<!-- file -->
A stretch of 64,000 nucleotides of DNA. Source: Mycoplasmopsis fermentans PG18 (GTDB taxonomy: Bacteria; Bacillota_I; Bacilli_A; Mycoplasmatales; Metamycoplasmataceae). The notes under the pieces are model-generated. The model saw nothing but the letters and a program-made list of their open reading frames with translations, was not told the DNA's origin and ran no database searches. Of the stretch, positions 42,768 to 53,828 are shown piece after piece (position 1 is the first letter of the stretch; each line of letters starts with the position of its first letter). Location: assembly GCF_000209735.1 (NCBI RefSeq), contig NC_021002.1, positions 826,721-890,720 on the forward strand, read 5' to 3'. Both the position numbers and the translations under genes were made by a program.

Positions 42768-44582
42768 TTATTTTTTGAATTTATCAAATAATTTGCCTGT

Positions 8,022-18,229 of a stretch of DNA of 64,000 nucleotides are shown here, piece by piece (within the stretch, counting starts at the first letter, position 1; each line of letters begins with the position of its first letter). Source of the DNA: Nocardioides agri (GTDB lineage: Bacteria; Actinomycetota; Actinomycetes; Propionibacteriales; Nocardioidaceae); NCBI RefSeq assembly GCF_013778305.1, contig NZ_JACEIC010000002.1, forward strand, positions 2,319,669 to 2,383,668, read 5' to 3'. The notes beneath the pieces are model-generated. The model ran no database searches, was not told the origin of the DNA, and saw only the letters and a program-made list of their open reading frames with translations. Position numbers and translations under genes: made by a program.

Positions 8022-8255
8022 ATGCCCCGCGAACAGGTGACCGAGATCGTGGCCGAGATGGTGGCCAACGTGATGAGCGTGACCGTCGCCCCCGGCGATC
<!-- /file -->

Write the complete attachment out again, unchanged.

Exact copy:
A stretch of 64,000 nucleotides of DNA. Source: Mycoplasmopsis fermentans PG18 (GTDB taxonomy: Bacteria; Bacillota_I; Bacilli_A; Mycoplasmatales; Metamycoplasmataceae). The notes under the pieces are model-generated. The model saw nothing but the letters and a program-made list of their open reading frames with translations, was not told the DNA's origin and ran no database searches. Of the stretch, positions 42,768 to 53,828 are shown piece after piece (position 1 is the first letter of the stretch; each line of letters starts with the position of its first letter). Location: assembly GCF_000209735.1 (NCBI RefSeq), contig NC_021002.1, positions 826,721-890,720 on the forward strand, read 5' to 3'. Both the position numbers and the translations under genes were made by a program.

Positions 42768-44582
42768 TTATTTTTTGAATTTATCAAATAATTTGCCTGT

Positions 8,022-18,229 of a stretch of DNA of 64,000 nucleotides are shown here, piece by piece (within the stretch, counting starts at the first letter, position 1; each line of letters begins with the position of its first letter). Source of the DNA: Nocardioides agri (GTDB lineage: Bacteria; Actinomycetota; Actinomycetes; Propionibacteriales; Nocardioidaceae); NCBI RefSeq assembly GCF_013778305.1, contig NZ_JACEIC010000002.1, forward strand, positions 2,319,669 to 2,383,668, read 5' to 3'. The notes beneath the pieces are model-generated. The model ran no database searches, was not told the origin of the DNA, and saw only the letters and a program-made list of their open reading frames with translations. Position numbers and translations under genes: made by a program.

Positions 8022-8255
8022 ATGCCCCGCGAACAGGTGACCGAGATCGTGGCCGAGATGGTGGCCAACGTGATGAGCGTGACCGTCGCCCCCGGCGATC